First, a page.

Cumberland Times-News

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October 11, 2013

Invasive vegetation found in Deep Creek Lake coves

Weed forms dense grass mats that keeps fish from using area

DEEP CREEK LAKE — A Maryland Department of Natural Resources representative announced that there is a new invasive noxious weed (hydrilla verticillata) found in Deep Creek Lake. The announcement was made during an Oct. 5 public meeting to discuss the watershed management plan for the lake.

The hydrilla was discovered in two small coves Sept. 27 by DNR Resource Assessment Service staff as part of the subaquatic vegetation monitoring program. The weekend of Oct. 5 the DNR located more hydrilla. The hydrilla has been located in seven coves in the lake thus far, according to Lee Karrh, biologist with the DNR. Samples were obtained and tested by the DNR and independently. Karrh believes that it is the Korean strain of hydrilla and is doing genetic testing to prove it.

This is the first time hydrilla has been found in the lake but it has been in Maryland for a long time, according to Karrh.

In Karrh’s opinion, the fact that hydrilla was found is more concerning than the fact that there is Eurasian watermilfoil already in the lake.

“Hydrilla is faster growing than Eurasian watermilfoil. It forms dense, impenetrable mats of grass,” said Karrh. “Eurasian watermilfoil is much looser than hydrilla. Hydrilla excludes fish from using the area.”   

 It is likely that the hydrilla was attached to a boat or boat trailer. One of the proposed options for minimizing future long-term impacts of the weed is a boat-checking or washing station, according to Karrh. All it takes for an invasion of the weed is a one-inch cutting.

During the week of Oct. 21, the DNR plans to return to the lake to see if there are any additional areas that contain hydrilla. While scouting for additional areas of the weed, the DNR will contact experts to determine the best management control option, according to Karrh.

“Anytime you have aquatic invaders that come in, it is virtually impossible to eliminate them. We are going to be evaluating what we can do long-term to keep it and other aquatic invaders out,” said Karrh. “As things develop we are going to work with the (DCL) Property Owners Association, the Friends of Deep Creek Lake and lake stakeholders. We are not going to do it in a vacuum.”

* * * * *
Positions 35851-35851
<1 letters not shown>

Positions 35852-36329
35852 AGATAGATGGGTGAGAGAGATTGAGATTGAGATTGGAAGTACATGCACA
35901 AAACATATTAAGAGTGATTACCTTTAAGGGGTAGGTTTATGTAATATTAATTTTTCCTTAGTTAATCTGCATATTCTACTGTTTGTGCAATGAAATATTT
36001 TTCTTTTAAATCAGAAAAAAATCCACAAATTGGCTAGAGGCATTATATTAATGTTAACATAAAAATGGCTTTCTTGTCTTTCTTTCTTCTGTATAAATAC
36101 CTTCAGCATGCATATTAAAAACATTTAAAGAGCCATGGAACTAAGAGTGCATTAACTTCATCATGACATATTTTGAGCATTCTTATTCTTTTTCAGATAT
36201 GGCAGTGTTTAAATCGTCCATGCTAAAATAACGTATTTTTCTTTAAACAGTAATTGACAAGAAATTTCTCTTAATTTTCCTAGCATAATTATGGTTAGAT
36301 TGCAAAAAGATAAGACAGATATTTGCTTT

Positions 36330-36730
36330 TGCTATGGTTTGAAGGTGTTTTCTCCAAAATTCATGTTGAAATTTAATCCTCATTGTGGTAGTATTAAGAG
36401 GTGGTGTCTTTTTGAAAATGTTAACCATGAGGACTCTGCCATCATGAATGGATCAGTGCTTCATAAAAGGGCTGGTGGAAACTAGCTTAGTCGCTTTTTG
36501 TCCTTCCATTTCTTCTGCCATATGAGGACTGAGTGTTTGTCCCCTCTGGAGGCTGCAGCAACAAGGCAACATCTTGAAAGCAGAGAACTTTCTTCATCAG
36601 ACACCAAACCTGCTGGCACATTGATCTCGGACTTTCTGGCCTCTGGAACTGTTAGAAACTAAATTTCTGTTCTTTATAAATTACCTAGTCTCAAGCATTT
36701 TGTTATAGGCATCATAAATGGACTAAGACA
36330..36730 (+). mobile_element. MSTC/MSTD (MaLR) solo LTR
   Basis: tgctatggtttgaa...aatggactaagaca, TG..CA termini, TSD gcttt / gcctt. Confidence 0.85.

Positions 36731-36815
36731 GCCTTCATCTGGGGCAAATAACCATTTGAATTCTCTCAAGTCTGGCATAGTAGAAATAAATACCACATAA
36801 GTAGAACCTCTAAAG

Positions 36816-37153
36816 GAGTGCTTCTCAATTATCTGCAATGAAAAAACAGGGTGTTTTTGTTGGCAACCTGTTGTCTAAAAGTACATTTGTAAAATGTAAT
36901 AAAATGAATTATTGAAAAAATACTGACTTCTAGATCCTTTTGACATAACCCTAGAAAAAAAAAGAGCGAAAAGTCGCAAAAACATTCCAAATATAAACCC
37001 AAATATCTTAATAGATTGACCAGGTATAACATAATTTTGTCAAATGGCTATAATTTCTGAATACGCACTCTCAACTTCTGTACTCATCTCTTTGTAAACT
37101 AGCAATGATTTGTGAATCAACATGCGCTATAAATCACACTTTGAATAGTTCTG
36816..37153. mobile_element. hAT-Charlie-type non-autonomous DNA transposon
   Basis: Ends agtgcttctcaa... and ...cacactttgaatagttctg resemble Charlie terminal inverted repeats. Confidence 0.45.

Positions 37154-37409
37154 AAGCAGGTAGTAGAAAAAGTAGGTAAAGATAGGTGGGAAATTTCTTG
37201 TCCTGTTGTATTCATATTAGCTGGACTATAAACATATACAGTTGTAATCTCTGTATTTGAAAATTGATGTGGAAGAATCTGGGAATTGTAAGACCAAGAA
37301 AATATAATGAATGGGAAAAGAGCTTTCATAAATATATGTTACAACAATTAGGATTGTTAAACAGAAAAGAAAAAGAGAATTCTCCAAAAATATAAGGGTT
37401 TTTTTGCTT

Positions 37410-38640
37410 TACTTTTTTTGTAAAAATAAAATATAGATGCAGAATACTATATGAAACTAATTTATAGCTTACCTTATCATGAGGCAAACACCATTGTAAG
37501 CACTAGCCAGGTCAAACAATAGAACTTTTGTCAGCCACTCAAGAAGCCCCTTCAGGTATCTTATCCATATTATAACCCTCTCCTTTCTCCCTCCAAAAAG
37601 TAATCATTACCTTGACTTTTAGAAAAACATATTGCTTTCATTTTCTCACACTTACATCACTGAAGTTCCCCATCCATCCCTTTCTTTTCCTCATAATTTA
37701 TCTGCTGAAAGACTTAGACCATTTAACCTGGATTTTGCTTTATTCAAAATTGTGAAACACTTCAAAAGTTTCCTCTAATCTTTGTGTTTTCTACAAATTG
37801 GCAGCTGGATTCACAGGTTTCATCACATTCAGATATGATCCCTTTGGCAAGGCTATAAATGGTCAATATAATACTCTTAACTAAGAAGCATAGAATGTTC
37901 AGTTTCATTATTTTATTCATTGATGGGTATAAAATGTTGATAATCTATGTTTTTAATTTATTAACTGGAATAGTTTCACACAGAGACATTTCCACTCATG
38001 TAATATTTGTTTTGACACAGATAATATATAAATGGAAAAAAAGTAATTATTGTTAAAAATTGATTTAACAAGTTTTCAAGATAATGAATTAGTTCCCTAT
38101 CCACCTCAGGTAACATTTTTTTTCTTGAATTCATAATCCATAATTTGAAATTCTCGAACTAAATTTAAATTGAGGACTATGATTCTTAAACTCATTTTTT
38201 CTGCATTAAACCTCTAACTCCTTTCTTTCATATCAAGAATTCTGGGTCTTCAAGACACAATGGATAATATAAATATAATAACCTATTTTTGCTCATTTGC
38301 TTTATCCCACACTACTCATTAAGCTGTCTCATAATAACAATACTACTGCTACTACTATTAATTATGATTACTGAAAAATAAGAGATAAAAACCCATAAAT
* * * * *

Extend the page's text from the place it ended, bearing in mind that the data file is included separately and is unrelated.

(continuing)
The discovery of hydrilla in the lake points out the importance of the ongoing DNR subaquatic vegetation monitoring effort, noted Bob Hoffman, president of the Property Owners Association.  

“Their quick reaction also demonstrates their commitment to a healthy lake for all of us to enjoy,” said Hoffman. “At this point, DNR needs the time necessary to collect and analyze relevant data to determine the size and severity of the problem as well as to develop the appropriate control/management strategies to deal with the issue.”

Hydrilla is a plant native to India and was probably brought into Florida as an aquarium plant, according to Karrh. Hydrilla continues to be sold through aquarium supply dealers and over the Internet, even though the plant is on the U.S. Federal Noxious Weed List, according to the Center for Aquatic and Invasive Plants at the University of Florida.

Hydrilla is present from Florida to Connecticut and west to California and Washington.

In August, DNR and the Garrett County Commissioners appointed a steering committee to guide the development of a comprehensive watershed management plan for the lake.

Contact Elaine Blaisdell at

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